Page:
England – Avebury, An Older Stonehenge

THE law of fame is no less capricious applied to places than to individuals. Stonehenge is one of the common wonders of England, but how many know anything of Avebury ? Yet in many respects it is more interesting than Stonehenge, and, though it lacks in concentrated picturesqueness, it has considerable picturesqueness too, and is, I think, more suggestive to the imagination. Those who know, or rather make it their business to guess, regard Stonehenge as a mushroom growth by the side of Avebury — quite late Perpendicular. While Stonehenge was still untamed boulder in that strange valley of stones two miles east of Avebury, from which both Stonehenge and Avebury were brought, Avebury had long been a flourishing cathedral ; and, from hints that still remain of its largeness of design, it is evident that Stonehenge as compared with it, in the matter of size, was a mere lady-chapel. Still, it is surmised that fortune favoured Stonehenge from the beginning, and that it early became fashionable, while Avebury steadily declined in patronage: a rivalry of Aeschylus and Sophocles in stone. It has been advanced by one of those delightful old writers who write so airily of ” the Belgæ,” that those mysterious leaders of fashion in this island built Stonehenge deliberately as a rival to Avebury, “leaving the latter to the Celts ; ” and, at all events, the learned and delicious Dr. Stukeley had little hesitation in fixing the date of Ave-bury as 1859 B. C. —” the year of the death of Sarah, Abraham’s wife ” which is almost as delightful as ” leaving the latter to the Celts.”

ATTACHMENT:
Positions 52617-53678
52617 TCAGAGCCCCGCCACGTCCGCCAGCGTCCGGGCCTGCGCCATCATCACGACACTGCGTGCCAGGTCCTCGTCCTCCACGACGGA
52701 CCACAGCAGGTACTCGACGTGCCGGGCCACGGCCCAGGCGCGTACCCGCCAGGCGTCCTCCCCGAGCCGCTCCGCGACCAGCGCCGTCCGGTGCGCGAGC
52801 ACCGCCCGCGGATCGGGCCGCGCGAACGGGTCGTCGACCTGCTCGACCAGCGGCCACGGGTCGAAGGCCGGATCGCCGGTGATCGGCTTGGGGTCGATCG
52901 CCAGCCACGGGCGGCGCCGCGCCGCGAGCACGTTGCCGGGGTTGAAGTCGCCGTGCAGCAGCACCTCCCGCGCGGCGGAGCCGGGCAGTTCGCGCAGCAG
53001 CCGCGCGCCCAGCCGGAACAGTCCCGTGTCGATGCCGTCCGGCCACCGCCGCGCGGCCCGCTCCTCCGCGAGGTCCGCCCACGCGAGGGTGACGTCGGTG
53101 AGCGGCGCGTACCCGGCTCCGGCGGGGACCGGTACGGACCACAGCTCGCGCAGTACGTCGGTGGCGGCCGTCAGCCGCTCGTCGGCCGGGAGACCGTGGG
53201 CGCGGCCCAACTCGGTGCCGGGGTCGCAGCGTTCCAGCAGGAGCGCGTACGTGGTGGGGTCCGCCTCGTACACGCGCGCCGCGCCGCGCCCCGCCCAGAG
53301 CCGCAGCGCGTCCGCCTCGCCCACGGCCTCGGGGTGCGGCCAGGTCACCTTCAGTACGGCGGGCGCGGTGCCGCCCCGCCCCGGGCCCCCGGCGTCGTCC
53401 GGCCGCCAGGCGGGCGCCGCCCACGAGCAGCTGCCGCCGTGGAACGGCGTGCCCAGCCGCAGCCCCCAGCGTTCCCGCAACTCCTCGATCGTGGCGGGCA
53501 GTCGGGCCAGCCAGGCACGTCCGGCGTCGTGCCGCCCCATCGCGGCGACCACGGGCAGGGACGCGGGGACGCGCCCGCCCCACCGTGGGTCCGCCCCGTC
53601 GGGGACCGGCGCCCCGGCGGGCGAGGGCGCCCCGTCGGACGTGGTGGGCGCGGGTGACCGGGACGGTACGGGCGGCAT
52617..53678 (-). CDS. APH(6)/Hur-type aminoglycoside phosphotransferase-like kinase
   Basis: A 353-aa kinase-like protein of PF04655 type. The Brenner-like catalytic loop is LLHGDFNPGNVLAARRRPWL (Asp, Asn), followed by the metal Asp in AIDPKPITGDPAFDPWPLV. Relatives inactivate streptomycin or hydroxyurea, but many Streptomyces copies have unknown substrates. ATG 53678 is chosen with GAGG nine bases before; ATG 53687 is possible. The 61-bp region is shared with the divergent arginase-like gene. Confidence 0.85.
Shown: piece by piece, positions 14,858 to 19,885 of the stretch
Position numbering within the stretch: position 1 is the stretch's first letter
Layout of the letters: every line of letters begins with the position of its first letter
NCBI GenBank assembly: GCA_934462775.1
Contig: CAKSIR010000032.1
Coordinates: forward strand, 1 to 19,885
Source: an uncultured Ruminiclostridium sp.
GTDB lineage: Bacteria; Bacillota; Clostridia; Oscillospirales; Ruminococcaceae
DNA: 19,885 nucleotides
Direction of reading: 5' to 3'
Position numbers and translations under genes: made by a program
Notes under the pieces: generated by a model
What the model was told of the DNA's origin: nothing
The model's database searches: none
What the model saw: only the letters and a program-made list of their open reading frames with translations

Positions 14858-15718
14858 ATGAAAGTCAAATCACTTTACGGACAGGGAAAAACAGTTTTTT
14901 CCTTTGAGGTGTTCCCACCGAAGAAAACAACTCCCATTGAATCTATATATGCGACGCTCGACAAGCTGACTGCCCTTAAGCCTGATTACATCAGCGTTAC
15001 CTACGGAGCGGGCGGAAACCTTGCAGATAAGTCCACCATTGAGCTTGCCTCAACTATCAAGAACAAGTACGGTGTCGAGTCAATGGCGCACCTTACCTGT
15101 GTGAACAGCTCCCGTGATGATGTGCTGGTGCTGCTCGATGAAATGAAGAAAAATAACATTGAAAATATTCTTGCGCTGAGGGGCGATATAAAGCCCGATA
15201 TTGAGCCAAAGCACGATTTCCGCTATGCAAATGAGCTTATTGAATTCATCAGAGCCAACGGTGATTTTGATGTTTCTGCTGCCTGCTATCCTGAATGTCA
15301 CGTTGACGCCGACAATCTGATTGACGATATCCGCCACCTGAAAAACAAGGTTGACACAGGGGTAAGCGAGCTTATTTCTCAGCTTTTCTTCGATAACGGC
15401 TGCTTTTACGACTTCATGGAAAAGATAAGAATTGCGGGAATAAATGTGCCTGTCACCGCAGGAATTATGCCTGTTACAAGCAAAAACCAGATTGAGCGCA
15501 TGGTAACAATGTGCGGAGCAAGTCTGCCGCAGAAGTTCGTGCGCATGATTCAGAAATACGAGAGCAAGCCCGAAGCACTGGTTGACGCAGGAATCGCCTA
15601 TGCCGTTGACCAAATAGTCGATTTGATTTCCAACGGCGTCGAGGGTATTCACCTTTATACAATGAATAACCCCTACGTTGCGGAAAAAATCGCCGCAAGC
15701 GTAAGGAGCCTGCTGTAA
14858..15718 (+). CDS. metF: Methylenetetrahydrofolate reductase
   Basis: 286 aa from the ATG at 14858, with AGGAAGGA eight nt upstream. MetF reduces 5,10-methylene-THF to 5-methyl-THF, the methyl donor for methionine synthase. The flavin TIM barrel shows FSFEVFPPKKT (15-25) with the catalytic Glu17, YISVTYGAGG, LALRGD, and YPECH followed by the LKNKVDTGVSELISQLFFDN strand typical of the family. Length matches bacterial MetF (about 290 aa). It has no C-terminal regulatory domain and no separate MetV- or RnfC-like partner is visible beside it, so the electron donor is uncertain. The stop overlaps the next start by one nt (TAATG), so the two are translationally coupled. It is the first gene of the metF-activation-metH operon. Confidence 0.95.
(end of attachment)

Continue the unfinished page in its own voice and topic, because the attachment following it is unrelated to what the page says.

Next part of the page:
To realise the splendid audacity of such theorising one has to visit these stones, and wonder that any one has even dared to suggest their original design, not to speak of a date. Of course, any one can see that they have not been aimlessly placed where they are — but great indeed was the courage that dared be so sure of that aim as to draw out a ground plan, with its avenues and inner and. outer circles, and nicely to decide on the original number of stones.